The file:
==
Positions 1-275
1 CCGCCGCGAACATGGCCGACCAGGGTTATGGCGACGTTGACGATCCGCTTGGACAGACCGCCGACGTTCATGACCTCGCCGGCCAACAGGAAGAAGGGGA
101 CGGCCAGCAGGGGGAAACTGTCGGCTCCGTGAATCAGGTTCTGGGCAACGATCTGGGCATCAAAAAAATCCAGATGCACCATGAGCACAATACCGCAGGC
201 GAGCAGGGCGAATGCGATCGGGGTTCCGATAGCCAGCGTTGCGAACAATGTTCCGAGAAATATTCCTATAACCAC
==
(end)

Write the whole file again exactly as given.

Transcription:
Positions 1-275
1 CCGCCGCGAACATGGCCGACCAGGGTTATGGCGACGTTGACGATCCGCTTGGACAGACCGCCGACGTTCATGACCTCGCCGGCCAACAGGAAGAAGGGGA
101 CGGCCAGCAGGGGGAAACTGTCGGCTCCGTGAATCAGGTTCTGGGCAACGATCTGGGCATCAAAAAAATCCAGATGCACCATGAGCACAATACCGCAGGC
201 GAGCAGGGCGAATGCGATCGGGGTTCCGATAGCCAGCGTTGCGAACAATGTTCCGAGAAATATTCCTATAACCAC